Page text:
Serving is more than a word.
Why Volunteer or take part in Social Support Programs?
Whether a Veteran is exiting homelessness, suffering from a visible or invisible wound of war or just seeking something to do, Social Support Programs can be a valuable tool in helping that Veteran readjust to society. It is important that every community have activities in which Veterans and community members can participate. It may be a sailing, hiking, boating, fishing program or any other number of activities.
Anything that will help motivate the Veteran to join and socialize is important.
Coupled with the benefit to the Veteran and their family will be the immeasurable sense of accomplishment that Volunteers will feel at the end of the day. Volunteers can participate by taking part in events, visiting Veterans in a VA Hospital, in their home or in hospice. The opportunity to serve is endless.
Become a Volunteer today to start serving those who have served us!
Learn more about volunteering to serve those who have served us.
Benefits of Social Interactions
"People who need people …" is more than just a phrase from a popular song. Having friends and outside interests can make a difference in living longer and healthier lives.
Everyone needs to feel loved and supported-especially as we grow older. As we age, friends truly can be lifesavers. The friend who brings the chicken soup makes as much difference in feeling better faster as the soup itself. Conversation, sharing, being in touch with others who have active, involved lives gives living a purpose. Sharing with friends helps multiply the joys and divide the sorrows.
Large, extended families that were often available for support are now fewer. The number of one-person households has increased. People often move far from their families to work or retire. But staying connected to family, friends and activities has never been more important.
In Maslow's Hierarcy of Needs the need for belongingness and love appears right after the physical needs of an individual have been realized.
Love and belongingness needs - friendship, intimacy, trust and acceptance, receiving and giving affection and love. Affiliating, being part of a group (family, friends, work).
This is the value of Social Support Programs (SSP) for our Veterans. By participating in activities the Veteran can re-acclimate themselves to working together and with others. Establishing a new bond of friendship.
For those who offer to support SSP and Volunteer there is the immeasurable feeling of having helped...and maybe even in becoming that new friend to a Veteran in need.
A Veteran needed some assistance in securing some equipment to start his job as a barber. Volunteers from Bloomingdale IL VFW 7539 stepped up to help.
Social Support Programs
Social Support Programs (SSP)
The only way to rebuild a social network is to get out and meet people…pretty simple…unless you have no idea or place where to start.
SSP is a program where organizations support or conduct activities that focus on participation by Veterans. In doing so, Veterans are provided the opportunity to re-establish social networking skills.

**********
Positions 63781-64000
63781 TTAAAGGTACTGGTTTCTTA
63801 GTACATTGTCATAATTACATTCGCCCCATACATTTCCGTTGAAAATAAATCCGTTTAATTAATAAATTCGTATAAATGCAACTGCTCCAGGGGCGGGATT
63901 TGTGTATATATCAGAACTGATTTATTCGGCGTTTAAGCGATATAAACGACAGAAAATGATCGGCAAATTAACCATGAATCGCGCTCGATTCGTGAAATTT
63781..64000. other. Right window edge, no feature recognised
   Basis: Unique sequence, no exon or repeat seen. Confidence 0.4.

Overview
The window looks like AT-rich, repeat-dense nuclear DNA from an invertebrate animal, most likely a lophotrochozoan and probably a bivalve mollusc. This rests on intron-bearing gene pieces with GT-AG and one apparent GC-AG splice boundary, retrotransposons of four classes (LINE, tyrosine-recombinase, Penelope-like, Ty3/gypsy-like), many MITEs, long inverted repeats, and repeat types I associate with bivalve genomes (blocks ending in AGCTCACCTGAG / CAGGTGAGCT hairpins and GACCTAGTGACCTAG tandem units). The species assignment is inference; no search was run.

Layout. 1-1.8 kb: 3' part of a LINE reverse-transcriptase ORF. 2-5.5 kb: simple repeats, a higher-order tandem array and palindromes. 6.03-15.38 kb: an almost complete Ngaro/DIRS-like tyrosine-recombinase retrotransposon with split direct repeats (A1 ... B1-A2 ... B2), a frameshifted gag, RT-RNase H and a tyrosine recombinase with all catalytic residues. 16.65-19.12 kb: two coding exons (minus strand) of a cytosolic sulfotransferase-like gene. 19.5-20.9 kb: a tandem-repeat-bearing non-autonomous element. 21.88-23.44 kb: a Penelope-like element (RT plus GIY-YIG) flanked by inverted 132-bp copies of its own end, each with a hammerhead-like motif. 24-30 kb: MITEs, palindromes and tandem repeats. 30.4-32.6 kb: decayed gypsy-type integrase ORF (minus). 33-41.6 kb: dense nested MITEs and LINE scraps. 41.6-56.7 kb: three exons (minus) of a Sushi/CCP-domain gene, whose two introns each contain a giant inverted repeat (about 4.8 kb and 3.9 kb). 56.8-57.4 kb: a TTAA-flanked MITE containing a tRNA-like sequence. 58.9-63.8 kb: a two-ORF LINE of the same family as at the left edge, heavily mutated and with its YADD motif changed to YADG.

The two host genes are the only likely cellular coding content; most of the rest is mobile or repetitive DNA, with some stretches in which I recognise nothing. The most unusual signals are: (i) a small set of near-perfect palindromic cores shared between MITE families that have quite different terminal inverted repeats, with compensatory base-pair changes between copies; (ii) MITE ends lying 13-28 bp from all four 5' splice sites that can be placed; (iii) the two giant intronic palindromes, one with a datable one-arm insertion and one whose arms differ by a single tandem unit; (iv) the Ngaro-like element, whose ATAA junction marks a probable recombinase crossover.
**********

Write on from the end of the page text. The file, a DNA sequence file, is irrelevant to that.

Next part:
Who can participate?
Your organization may already have programs for Veterans but the word just isn't getting to those in your community. Become part of our Network as we share your information with the Veterans Administration and others about you programs to serve those who have served us.
Group activities like sailing, trail riding or individual activities like scuba diving are not only therapeutic but engage the Veteran in enhancing and building their social skills.
Every community has a program that can be a part of SSP...just let us know who and where you are to become part of Adopt-a-VA.
Events such as a club or church picnic are excellent opportunities to invite Veterans.
Many older veterans in hospitals, VA homes, nursing homes and care centers have limited or no family nearby. Without social engagement and positive interaction, Veterans' health can suffer when they lack support.
This program is targeted toward any Veteran that is lonely or isolated. Veterans in VA hospitals, assisted care homes, community living center, retirement homes, homeless and transitional shelters, and hospital domiciliary programs are all good candidates to be adopted. Individuals can adopt more than one Veteran, and your organization even can adopt certain floors, units or even whole facilities.
Getting Started: VA hospitals have strict privacy laws. You may have to physically visit the hospital to get the name of a Veteran who you adopt. Or, try contacting the facility's Activities Director or Social Services representative for the names of Veterans. Additionally, houses of worship, Veteran groups such as the American Legion, VFW or similar organizations may know of a Veteran in need of support.
Things to do: Once you have come in contact with the Veteran the next question is, "What are you going to do?" Download this list of ideas that been developed in cooperation with the Elks from whom much of this program has been developed.
Work in partnership with others in your community by sponsoring Veteran oriented events. Contact us for suggestions on events you can sponsor.